Yantou continues, "Later, you'll only go about deceiving people." The footnote says, "The lantern will inevitably be passed from the close-eyed to the blind."

Xuefeng pointed to himself and said, "This matter of the self hasn't been clarified yet." The footnote says, "Indeed, you should know that it shows." It always shows. It shows in the way we live our life, in the way we relate, in the way we understand ourselves and how we understand the universe. There's no way to hide it. Then he continued, "I don't dare cheat myself."

Yantou said,"I thought that you would go to a solitary peak, make a small hut, spread the great teachings. How can you still go on talking like that?" The footnote here says, "Yantou's spine is as hard as iron. Why doesn't he immediately drive him out into the snow?" What Yantou is doing with Xuefeng is much more difficult for Xuefeng than driving him out into the snow would have been—he's telling him that he thought that he would become a great master and is expressing his disappointment that it hasn't happened.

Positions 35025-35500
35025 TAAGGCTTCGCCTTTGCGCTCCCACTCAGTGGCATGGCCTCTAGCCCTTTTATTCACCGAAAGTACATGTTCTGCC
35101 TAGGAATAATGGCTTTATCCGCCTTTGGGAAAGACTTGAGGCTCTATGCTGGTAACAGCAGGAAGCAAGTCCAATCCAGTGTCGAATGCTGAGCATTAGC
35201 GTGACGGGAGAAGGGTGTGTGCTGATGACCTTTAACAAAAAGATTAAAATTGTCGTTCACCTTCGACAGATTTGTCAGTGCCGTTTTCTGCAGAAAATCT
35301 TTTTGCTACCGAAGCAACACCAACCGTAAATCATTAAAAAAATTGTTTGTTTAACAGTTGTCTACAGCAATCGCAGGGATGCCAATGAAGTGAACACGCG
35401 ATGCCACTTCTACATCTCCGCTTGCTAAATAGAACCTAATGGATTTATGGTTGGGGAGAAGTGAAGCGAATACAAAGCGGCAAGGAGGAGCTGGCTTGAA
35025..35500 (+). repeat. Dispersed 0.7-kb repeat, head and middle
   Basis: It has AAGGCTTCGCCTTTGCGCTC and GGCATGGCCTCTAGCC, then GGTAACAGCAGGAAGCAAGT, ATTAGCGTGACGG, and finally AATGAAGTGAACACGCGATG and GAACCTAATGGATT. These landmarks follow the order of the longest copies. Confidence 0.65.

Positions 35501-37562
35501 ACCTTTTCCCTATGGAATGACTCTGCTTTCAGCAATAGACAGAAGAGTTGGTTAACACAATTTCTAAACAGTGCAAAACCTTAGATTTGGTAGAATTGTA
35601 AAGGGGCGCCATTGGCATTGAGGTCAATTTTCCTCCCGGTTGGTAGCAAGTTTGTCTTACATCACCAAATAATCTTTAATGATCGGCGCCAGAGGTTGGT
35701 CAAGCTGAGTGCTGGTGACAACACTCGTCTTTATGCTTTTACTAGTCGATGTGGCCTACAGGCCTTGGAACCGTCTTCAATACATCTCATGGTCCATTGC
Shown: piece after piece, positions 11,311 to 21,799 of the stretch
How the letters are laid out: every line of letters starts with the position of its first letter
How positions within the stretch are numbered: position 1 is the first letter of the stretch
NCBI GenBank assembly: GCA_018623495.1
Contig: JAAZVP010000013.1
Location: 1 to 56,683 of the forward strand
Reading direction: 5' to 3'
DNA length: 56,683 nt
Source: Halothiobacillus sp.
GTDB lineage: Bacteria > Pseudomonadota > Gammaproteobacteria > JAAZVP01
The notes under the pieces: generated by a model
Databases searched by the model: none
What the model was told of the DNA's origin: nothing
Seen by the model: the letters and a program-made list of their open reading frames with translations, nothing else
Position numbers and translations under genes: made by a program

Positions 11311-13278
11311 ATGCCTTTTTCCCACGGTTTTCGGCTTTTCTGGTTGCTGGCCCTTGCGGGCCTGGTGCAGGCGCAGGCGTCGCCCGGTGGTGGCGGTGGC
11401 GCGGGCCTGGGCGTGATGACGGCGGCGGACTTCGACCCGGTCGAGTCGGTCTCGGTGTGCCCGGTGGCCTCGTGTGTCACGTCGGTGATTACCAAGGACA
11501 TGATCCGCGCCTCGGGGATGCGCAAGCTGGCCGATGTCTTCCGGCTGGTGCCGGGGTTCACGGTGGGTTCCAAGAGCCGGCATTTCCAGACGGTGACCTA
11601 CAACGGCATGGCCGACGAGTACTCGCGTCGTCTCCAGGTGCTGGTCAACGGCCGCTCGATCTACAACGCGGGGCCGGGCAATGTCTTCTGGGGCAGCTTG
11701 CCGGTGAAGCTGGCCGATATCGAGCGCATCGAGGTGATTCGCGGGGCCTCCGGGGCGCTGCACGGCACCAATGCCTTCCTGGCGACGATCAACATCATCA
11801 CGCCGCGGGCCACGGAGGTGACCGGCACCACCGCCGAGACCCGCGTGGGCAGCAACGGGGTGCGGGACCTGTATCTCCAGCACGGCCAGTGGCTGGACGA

Now you have to understand, these two were dharma brothers. They had spent a lot of time together and were very close. Yantou had come to realization years before, but he was much younger than Xuefeng and had been practicing for much less time. So, it might have been very embarrassing for Xuefeng who, after 30 years, still hadn't realized it, and wanted to desperately.

Xuefeng answered, "But this matter of the self really hasn't been clarified yet," and the footnote says, "This is half-asking. Still it amounts to something." In spiritual training, it's important is to be able to ask. We do all kinds of contortions in order to avoid asking—we won't say, "Help," "Teach me," or "Show me" because somehow we take that as an expression of weakness.

Yantou said, "If that's so, tell me all according to your way of seeing, and if it's correct, I'll approve it. If it's not, I'll point that out for you, too." The footnote says, "The hook is set."